Esther, the next volume in the Word for Word Bible Comic series of graphic-novel presentations of biblical books, is now available. I find it another tour-de-force by the artist, Simon Amadeus Pillario. It’s particularly impressive that he has researched and portrayed a third cultural and historical context, that of the Persian Empire, after the land of Canaan in the settlement period for the Joshua, Judges, and Ruth volumes and the first-century Mediterranean world for Mark. All the sumptuousness of the Persian court, where the story of Esther takes place, comes through in the detailed and historically accurate artwork.
The cultural and technological achievements of the Persians are also depicted, for example, the way the emperor could communicate rapidly and effectively in multiple languages throughout his far-flung territories.
Even though I’m a lifelong student and teacher of the Bible, seeing another volume of the Word for Word Bible Comic, as always, has given me insights into the biblical story that I never had before. For example, because Mordecai won’t grovel before him, Haman wants to have him hanged on a gallows “fifty cubits high.” We read this and don’t think much of it, as we may not know how to translate the ancient measurement into modern terms. But in the panel that shows Haman being hanged on his own gallows, the comic illustrates that this actually works out to seventy-five feet high! (A small-scale replica here would not do this justice; the image takes up an entire page, and it stops you in your tracks. You need to see it for yourself in the comic.) Haman not only wanted to kill Mordecai, he wanted to make an example of him for all to see, far and wide. He was a terrorist in the true sense of the word—he wanted to create terror that would keep anyone from opposing him.
But beyond these realistic and informative touches, the real genius of this latest volume is its characterizations of Esther, Ahasuerus, Mordecai, and Haman. The story revolves around those four figures; it moves back and forth between scenes with each one at the center. While the comic is faithful to the biblical narrative, reproducing every word, it tells much of the story just through their facial expressions—and they are eloquent. Here, for example, Ahasuerus is contemplating whether to spare Esther’s life after she steps uninvited into his throne room.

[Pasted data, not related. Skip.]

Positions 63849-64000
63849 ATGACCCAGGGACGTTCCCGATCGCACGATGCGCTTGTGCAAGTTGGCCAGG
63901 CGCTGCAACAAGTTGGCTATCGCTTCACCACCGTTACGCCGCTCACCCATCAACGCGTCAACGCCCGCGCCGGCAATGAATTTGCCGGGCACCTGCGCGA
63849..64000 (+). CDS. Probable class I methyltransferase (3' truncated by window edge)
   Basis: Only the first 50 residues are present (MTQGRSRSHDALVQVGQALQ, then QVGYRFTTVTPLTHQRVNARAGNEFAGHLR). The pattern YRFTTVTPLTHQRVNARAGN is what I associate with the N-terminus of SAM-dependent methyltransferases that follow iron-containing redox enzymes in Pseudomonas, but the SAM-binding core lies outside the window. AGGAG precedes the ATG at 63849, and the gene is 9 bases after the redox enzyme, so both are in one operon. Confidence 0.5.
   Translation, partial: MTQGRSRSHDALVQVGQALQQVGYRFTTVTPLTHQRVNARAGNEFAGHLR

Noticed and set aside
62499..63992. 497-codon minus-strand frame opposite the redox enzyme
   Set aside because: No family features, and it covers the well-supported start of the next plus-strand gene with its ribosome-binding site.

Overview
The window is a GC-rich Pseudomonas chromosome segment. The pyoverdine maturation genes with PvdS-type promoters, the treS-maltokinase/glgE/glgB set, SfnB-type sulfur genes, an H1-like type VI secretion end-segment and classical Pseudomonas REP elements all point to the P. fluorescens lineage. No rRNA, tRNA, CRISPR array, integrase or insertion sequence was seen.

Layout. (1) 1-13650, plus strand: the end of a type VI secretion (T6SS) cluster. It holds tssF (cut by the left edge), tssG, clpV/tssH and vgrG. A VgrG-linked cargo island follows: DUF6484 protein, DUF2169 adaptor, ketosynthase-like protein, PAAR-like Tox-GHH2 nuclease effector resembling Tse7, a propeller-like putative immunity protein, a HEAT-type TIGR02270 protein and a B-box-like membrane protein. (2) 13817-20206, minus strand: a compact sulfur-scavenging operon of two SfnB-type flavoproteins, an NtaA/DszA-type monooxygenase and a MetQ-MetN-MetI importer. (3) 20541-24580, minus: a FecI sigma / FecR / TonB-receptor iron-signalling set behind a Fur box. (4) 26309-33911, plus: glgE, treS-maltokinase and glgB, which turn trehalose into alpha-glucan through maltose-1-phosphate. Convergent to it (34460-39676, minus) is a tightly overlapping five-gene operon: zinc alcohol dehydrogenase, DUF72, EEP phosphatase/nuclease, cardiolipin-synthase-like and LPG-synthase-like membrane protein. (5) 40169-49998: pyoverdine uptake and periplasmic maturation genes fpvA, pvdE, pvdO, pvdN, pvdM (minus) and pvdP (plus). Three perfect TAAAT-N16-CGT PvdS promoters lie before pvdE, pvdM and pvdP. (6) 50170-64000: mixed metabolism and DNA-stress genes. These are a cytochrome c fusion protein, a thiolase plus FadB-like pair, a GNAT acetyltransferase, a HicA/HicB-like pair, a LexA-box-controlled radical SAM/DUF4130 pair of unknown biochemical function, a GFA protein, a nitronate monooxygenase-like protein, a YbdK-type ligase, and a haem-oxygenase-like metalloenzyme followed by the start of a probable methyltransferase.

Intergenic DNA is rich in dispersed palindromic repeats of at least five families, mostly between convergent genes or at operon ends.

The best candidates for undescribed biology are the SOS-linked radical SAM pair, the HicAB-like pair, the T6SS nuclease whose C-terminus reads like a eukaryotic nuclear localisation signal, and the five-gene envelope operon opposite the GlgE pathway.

Through such portrayals, readers of the comic are drawn immediately and irresistibly into the intrigue between Esther, Ahasuerus, Mordecai, and Haman, and thus right into the fast-paced story itself. But as it should be, Esther herself is at the center of the book and the story. Her portrayal, in which she develops from a little girl in pigtails to a stunning natural beauty who is also a woman of strength, courage, and character, is the highlight of the comic. You’ll have to get the book yourself to see this entire development unfold. But here’s a preview of how it begins:
You can order Esther in the Word for Word Bible Comic series at this link.
And, as a special bonus this time around, you can download and preview the first chapter at this link.
I was going to say, as I have for all the previous volumes, that I highly recommend this book. But I think if you download the preview, I won’t need to say another word. You’ll see for yourself!
Disclosure: I am an unpaid biblical-theological consultant to this project. (It’s a great privilege!)